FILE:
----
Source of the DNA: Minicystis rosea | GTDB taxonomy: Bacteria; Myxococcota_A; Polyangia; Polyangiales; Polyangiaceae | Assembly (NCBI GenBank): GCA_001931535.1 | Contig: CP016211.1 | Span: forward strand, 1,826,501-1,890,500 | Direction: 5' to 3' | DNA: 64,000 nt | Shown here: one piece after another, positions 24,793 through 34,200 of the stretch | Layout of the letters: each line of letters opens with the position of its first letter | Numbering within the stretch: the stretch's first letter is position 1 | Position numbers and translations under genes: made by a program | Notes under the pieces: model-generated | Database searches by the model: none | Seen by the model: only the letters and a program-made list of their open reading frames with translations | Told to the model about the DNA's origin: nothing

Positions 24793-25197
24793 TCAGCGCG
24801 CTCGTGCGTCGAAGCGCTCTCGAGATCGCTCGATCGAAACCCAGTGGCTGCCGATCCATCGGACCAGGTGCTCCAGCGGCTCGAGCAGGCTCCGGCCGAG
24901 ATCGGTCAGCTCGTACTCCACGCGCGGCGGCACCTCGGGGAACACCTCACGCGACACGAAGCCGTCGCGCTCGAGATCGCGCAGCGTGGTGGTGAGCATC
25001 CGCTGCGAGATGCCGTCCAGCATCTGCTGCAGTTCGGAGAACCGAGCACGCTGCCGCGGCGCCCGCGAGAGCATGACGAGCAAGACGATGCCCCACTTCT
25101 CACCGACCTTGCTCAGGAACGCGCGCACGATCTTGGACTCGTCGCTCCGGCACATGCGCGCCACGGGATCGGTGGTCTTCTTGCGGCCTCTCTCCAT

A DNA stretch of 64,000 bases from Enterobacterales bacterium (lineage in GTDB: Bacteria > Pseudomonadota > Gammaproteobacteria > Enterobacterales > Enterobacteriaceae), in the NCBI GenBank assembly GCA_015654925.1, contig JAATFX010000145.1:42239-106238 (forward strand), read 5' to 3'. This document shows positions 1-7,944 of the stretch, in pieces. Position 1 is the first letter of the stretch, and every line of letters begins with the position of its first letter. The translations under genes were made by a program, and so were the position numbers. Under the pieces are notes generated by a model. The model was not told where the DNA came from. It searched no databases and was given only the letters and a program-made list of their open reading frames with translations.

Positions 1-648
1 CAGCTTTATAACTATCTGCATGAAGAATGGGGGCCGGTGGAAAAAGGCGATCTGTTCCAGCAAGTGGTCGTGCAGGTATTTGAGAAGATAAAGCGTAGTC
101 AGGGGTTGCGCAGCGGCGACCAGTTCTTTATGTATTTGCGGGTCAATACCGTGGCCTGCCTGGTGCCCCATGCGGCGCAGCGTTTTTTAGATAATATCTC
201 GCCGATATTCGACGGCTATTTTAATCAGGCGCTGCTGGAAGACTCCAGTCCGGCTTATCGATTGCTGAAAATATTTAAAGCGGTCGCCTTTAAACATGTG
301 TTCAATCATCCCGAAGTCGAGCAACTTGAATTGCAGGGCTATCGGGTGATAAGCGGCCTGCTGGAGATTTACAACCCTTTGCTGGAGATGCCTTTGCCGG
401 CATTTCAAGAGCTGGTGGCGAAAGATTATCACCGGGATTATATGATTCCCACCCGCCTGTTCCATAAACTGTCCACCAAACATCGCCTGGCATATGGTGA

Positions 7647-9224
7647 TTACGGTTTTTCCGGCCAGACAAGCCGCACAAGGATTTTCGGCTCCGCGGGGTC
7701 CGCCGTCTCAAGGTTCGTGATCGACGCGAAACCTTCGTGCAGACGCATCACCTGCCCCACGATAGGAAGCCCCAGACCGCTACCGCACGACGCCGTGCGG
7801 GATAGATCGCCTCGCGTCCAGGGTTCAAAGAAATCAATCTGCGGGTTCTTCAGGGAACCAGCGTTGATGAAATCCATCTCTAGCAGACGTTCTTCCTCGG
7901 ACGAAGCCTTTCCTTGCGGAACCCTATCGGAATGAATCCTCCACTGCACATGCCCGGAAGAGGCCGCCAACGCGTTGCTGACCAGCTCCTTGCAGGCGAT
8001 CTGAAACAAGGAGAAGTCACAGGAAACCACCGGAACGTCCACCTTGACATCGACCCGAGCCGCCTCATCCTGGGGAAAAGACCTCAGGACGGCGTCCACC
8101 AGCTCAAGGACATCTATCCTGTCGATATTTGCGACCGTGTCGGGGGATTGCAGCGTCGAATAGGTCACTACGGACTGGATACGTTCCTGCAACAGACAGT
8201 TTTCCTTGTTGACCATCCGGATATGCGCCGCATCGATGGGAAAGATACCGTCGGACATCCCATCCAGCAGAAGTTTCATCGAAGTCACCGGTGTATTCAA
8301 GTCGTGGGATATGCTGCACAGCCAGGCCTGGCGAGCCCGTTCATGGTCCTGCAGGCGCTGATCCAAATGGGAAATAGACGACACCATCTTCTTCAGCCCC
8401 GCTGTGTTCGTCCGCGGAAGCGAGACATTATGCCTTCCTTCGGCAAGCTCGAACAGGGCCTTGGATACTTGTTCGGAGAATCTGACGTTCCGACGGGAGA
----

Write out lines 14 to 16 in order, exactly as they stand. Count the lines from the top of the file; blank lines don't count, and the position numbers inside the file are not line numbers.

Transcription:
401 CATTTCAAGAGCTGGTGGCGAAAGATTATCACCGGGATTATATGATTCCCACCCGCCTGTTCCATAAACTGTCCACCAAACATCGCCTGGCATATGGTGA

Positions 7647-9224
7647 TTACGGTTTTTCCGGCCAGACAAGCCGCACAAGGATTTTCGGCTCCGCGGGGTC